The personal embarrassment that the i experiences in the midst of an audience in the
dark when its work happens on the screen, is just a (minor) reflection of a larger
embarrassment that inheres art. The artistic voice that manifests itself in the work of
art is embarrassing because it embodies the artistic pretension of a subject that claims
that their artistic voice is not only a private mouthing, but a voice of art – and it is
not only an artistic voice, but a mouthing of the private.
There are strategies to ease this embarrassment. The first is to deflect from the
voice by putting forward an object of speech - the object that (an) art (work) seems
to address or speak about. The second strategy escapes into a juxtaposition of the
embarrassment, exposing that the artistic voice is so embarrassing that the one who
produces it can handle the embarrassment only with (self)irony. By pointing to the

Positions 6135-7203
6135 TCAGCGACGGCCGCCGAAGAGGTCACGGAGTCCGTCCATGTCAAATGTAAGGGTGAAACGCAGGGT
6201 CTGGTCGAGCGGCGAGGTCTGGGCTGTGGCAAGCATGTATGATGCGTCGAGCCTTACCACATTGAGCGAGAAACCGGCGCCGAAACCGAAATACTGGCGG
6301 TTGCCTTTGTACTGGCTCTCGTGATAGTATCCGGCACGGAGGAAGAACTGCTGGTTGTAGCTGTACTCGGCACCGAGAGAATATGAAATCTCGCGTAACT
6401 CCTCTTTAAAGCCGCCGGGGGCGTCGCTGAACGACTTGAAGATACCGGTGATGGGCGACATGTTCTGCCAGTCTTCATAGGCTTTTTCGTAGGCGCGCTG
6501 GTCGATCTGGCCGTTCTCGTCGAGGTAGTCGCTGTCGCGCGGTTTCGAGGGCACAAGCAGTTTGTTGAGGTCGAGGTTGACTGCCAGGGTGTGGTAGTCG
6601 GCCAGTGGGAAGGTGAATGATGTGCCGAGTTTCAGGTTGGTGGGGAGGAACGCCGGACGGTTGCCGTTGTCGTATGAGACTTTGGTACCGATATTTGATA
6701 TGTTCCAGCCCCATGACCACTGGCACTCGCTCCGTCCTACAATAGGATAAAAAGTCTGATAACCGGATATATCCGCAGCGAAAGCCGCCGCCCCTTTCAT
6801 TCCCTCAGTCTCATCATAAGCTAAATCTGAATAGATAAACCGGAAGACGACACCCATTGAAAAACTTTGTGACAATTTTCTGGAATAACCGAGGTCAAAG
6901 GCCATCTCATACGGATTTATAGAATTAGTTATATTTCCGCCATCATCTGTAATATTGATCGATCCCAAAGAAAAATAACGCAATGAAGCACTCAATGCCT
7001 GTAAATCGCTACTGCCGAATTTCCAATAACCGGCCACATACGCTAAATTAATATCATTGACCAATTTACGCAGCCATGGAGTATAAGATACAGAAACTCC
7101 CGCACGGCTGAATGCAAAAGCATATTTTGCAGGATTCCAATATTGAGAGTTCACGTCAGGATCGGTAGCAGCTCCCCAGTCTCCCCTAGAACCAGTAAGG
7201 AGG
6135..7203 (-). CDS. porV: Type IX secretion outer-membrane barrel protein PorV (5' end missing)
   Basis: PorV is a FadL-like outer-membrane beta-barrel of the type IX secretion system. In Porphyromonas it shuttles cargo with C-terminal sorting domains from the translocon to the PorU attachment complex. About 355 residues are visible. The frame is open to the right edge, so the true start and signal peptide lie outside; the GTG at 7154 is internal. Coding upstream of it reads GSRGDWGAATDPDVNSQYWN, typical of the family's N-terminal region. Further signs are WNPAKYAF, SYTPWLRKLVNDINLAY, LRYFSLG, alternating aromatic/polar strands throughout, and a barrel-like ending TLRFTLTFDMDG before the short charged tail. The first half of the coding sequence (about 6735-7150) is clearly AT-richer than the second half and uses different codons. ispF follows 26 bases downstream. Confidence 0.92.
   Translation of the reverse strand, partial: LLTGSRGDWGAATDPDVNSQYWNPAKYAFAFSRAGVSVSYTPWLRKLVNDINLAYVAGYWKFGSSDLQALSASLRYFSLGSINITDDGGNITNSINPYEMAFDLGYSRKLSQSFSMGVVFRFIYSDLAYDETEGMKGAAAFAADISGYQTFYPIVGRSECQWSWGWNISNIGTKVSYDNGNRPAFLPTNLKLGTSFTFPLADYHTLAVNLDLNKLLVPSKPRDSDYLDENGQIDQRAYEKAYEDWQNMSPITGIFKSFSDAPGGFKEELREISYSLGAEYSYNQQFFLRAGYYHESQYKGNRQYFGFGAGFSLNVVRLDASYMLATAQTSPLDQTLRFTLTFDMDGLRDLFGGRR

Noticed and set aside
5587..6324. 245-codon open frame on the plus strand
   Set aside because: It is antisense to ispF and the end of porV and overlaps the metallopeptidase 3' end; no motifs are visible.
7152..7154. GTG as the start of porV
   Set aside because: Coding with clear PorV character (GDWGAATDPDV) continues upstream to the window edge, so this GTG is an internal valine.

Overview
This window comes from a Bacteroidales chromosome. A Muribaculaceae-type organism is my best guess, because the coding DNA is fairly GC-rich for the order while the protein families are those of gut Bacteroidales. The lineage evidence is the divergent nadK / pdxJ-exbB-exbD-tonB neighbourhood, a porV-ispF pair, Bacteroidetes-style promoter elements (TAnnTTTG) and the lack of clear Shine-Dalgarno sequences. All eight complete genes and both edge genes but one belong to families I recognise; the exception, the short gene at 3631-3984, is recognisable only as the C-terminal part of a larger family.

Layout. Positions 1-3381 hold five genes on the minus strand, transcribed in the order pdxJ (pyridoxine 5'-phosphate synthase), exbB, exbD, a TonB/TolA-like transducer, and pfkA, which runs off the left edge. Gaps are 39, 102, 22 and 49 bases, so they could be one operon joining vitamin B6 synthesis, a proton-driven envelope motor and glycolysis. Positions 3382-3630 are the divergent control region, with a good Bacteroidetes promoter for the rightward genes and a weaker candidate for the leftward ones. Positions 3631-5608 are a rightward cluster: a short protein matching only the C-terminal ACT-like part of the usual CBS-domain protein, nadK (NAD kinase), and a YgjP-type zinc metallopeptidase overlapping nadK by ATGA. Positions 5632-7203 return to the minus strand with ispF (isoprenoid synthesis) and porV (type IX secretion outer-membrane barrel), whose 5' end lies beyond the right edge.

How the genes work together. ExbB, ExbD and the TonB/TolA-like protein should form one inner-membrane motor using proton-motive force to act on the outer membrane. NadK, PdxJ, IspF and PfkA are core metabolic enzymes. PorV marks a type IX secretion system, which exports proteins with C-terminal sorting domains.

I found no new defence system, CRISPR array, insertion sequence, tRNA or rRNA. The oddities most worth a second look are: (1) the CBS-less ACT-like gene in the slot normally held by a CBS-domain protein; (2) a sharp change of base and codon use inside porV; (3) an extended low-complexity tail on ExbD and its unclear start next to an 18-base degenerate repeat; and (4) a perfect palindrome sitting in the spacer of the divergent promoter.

embarrassment by taking a distance to it irony eliminates anything else (but the
embarrassment) and is consequently nonsensical and apolitical because it disables any
position to speak from, the basic condition of a statement.
We tried neither to deflect from our voice nor to make fun of it, but to accept it
as our subject. The attempt to untie the image from what it shows will lead us to the
act of seeing, or more generally, it will lead us from a representational regime of art
to an aesthetic regime of art...
introduction taken from my thesis "a deflection from distraction. the subject of voice", 2005 and published in "Normal Desires" by Ruth Buchanan,
excerpt thesis ↓